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singleQSOstare readme

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This README file contains a description of single quasar stare data
taken in the past long baseline tests/campains.  These data were
taken as "commissioning data," so that there is no script for data
reduction.

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The list of the data with observation date, ExecBlock name, PWV,
observation band, source name, longest baseline, and notes is written
in 10kmBL-DataStatus.pdf.

The data in the list have been observed by a manual command just to
observe a single strong quasar without doing any calibration.  This
is to check and study the stability/fluctuation of amplitude and
phase of the system and/or the atmosphere.  The data have been taken
at the long baseline tests/campaigns in 2012 (2 km baseline test),
2013 (3 km baseline test), and 2014 (10-15 km baseline campaign).
All the data are taken in Time Domain Mode (TDM) with both XX and YY
polarizations and 4 basebands (BBs) with 2 GHz bandwidth for each BB.
Frequency bands that have been used are Bands 3, 6, 7, 8 and 9.
Integration time for each data point is about 1 second, and the total
observation time were varied data by data, from about 10 minutes to
up to 40 minutes.  Number of antennas that have been used were also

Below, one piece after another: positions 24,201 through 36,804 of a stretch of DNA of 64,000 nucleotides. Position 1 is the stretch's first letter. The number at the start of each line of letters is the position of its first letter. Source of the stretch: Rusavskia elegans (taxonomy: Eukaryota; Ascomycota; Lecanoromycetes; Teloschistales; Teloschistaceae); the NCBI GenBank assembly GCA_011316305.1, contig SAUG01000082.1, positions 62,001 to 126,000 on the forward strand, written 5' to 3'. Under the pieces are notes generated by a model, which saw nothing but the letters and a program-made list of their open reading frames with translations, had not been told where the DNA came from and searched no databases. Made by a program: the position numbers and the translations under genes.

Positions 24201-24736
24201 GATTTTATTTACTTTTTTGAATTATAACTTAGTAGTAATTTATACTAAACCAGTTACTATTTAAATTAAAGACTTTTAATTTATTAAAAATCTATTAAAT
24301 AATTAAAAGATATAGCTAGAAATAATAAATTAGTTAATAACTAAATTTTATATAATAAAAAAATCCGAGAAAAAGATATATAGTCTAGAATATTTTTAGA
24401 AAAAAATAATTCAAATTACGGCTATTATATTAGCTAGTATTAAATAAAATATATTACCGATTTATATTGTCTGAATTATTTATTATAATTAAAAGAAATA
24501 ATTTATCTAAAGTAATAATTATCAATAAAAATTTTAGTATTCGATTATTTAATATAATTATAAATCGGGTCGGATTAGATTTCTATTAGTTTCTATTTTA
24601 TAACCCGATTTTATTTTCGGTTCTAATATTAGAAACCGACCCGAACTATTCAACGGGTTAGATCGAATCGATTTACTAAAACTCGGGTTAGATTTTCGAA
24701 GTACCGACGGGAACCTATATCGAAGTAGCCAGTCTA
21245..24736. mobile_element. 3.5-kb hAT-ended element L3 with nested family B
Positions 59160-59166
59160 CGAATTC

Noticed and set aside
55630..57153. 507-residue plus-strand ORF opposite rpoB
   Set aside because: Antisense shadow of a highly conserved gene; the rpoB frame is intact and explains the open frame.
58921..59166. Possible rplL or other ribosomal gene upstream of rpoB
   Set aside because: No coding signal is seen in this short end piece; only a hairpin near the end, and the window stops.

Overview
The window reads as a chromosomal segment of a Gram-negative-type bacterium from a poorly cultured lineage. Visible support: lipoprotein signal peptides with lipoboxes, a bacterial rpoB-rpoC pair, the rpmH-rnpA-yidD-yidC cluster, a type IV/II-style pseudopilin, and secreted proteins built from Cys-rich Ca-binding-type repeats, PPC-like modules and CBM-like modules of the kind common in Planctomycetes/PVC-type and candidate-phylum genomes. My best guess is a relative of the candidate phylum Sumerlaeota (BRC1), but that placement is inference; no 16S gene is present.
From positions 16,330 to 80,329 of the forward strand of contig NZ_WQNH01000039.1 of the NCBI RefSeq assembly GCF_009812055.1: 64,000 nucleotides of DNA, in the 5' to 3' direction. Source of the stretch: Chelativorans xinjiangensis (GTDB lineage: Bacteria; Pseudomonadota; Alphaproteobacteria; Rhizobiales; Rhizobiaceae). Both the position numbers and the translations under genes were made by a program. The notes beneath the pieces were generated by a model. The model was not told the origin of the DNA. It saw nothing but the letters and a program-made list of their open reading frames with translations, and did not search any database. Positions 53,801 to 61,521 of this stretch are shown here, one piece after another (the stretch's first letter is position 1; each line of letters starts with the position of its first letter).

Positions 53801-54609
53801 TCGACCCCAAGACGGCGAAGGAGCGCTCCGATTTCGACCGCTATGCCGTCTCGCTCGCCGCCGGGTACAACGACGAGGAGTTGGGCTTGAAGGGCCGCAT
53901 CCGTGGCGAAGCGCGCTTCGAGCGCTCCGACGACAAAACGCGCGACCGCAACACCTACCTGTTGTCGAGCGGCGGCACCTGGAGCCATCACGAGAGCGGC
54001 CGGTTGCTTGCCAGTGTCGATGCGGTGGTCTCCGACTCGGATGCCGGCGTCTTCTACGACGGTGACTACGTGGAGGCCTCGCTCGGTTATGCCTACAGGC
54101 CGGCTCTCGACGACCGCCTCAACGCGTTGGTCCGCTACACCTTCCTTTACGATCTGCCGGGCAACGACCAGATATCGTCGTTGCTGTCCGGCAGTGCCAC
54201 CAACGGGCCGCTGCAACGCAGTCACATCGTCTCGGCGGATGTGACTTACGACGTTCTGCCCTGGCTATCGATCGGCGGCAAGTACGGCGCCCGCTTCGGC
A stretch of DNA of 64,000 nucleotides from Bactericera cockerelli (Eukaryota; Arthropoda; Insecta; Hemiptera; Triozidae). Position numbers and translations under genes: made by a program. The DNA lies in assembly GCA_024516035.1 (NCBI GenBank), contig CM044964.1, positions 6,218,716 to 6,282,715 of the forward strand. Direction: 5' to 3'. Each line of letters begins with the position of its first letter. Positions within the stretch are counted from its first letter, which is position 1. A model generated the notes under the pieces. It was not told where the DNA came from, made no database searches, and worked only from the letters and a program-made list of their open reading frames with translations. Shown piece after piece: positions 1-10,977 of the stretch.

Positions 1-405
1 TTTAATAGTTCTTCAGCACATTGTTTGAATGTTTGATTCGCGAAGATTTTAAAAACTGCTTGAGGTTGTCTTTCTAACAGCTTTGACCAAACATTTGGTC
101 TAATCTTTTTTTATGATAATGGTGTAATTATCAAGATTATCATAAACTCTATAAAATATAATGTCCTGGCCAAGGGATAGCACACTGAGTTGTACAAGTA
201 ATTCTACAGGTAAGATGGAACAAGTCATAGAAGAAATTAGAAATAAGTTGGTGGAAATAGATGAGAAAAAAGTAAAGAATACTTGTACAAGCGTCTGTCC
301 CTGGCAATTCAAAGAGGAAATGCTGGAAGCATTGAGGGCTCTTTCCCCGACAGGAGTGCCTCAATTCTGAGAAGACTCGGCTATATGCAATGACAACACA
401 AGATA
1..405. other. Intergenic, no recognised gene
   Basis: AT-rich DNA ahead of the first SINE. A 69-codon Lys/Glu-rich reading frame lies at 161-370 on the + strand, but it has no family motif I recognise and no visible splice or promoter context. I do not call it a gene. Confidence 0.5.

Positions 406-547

varied data by data, from about 10 antennas to up to about 40
antennas.  Further details of the observations are in the list.

Due to the commissioning purpose of the data taking, various problems
can be in the data, such as amplitude/phase jumps, water vapor
radiometer problems, undetermined pad positions, etc., which needs to
be carefully examined when using these data.  Furthermore, since
there is no calibration information as mentioned above, all the
values in the data are arbitrary.

Publications making use of these data must include the following
statement in the acknowledgement:

"This paper makes use of the following ALMA data: ADS/JAO.ALMA#0000.0.00341.CSV.
ALMA is a partnership of ESO (representing its member states), NSF (USA) and
NINS (Japan), together with NRC (Canada) and NSC and ASIAA (Taiwan), and KASI
(Republic of Korea), in cooperation with the Republic of Chile. The Joint ALMA
Observatory is operated by ESO, AUI/NRAO and NAOJ."

In addition, publications from NA authors must include the standard NRAO
acknowledgement:

"The National Radio Astronomy Observatory is a facility of the National
Science Foundation operated under cooperative agreement by Associated
Universities, Inc."